The DET on the other hand, allows students to complete their 100 hours TP in their own time and the colleges will assist with sourcing placements if there is no access to one. For candidates already working within a school setting in unqualified or non-teaching posts, this is an ideal opportunity to potentially complete some of their mandatory TP before finishing the academic course. Not something you can currently do with the PGCE.
In order to qualify for the DET, you must be 19 years of age or above, hold a Higher National Diploma (HND) or undergraduate degree (for international students these must be translated by NARIC) and/or have substantial, relevant work experience as an unqualified teacher, as well as be proficient in English and Maths to the desired level. However, there is no requirement to hold a GCSE or equivalent in either subject. The college will give candidates an internal test to assess whether they qualify or not.
To qualify for the PGCE, students must hold an undergraduate degree awarded by a UK higher education provider, or a recognised equivalent qualification (meaning they are at least 21 years of age). Prospective students also need to have obtained a Grade C in English and Maths at GCSE. If you intend to train to teach pupils aged 3 to 11 (early years and primary) , you must also have obtained a GCSE in a science based examination. If you are a non-native English speaker, you must have an internationally accredited certificate (for example in IELTS or TEOFL), proving you have the requisite English level to teach in England.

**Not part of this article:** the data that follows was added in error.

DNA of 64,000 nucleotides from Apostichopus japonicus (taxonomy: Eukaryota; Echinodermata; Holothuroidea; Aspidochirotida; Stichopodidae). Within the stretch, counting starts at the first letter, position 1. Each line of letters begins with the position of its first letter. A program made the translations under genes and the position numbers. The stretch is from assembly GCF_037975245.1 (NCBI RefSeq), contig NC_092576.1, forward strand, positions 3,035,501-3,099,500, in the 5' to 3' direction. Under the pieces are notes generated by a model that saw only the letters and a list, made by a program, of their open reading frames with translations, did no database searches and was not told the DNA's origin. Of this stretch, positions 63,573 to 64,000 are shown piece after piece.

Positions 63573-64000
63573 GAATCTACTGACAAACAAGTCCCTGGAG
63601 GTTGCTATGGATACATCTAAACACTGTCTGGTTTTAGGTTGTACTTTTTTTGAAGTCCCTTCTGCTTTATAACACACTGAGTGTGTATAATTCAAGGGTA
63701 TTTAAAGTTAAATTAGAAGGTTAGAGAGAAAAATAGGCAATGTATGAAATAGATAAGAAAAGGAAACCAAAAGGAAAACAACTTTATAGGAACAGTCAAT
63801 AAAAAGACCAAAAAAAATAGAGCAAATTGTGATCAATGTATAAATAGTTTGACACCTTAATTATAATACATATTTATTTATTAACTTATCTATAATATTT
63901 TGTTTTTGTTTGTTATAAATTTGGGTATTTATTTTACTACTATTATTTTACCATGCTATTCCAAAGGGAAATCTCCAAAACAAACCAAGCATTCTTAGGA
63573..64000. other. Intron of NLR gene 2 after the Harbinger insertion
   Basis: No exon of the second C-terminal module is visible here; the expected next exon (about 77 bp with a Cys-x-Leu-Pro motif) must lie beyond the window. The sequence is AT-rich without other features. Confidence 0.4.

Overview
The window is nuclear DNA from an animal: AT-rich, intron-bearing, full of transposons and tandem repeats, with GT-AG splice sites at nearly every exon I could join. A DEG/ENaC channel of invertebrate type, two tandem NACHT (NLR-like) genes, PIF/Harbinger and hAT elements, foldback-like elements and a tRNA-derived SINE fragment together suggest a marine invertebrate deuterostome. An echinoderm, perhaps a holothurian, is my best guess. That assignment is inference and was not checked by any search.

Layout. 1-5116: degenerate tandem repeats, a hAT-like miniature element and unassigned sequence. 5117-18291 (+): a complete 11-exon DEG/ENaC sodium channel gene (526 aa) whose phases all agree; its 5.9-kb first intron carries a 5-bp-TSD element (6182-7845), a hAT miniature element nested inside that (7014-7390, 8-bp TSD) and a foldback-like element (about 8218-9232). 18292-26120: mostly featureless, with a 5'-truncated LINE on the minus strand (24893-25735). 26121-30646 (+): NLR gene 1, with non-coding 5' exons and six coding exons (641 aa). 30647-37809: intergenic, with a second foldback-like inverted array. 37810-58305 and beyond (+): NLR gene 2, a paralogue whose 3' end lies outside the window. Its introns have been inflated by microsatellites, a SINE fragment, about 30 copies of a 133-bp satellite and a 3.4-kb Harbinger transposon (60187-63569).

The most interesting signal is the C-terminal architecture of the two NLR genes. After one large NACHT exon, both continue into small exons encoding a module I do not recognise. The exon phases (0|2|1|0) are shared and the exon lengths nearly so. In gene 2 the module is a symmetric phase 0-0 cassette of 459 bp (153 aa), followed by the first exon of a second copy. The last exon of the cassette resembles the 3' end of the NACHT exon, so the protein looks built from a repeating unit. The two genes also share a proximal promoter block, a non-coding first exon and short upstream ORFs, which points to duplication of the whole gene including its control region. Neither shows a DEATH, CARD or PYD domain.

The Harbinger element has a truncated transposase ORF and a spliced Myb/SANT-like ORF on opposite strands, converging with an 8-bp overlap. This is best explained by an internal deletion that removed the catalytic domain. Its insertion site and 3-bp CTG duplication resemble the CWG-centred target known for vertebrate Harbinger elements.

So this is where things get a little complicated. Basically, the DET leads to the QTLS, and the PGCE route leads to the QTS.
Both qualifications allow you to teach in primary, secondary or SEND schools in England (allowing for the same salaried roles). Government links and information provided by The Society for Education & Training (SET) website does clarify this.
The DET is recognised in Australia, Canada, New Zealand and the USA. However, the PGCE is internationally accredited and could be taken anywhere in the world. That’s not to say the DET wouldn’t be, but it’s presently a less established route and therefore doesn’t have the publicity and traditionalism associated with it yet to give it the reputation it deserves.
In any case, conferring with an international school, should you wish to go down the route of teaching overseas, and being in receipt of the DET, is far less in question than never having worked as a qualified teacher in your home country.
On the balance of probability, unless you have no commitments or financial ties – the PGCE offers limited options. The DET can get you a qualified teaching licence without the need to go back to university and find yourself a teaching placement. Most people that choose to retrain in a career, are set to do so in their home country, so it’s all about weighing up the pros and cons for the future. For me, it’s a no brainer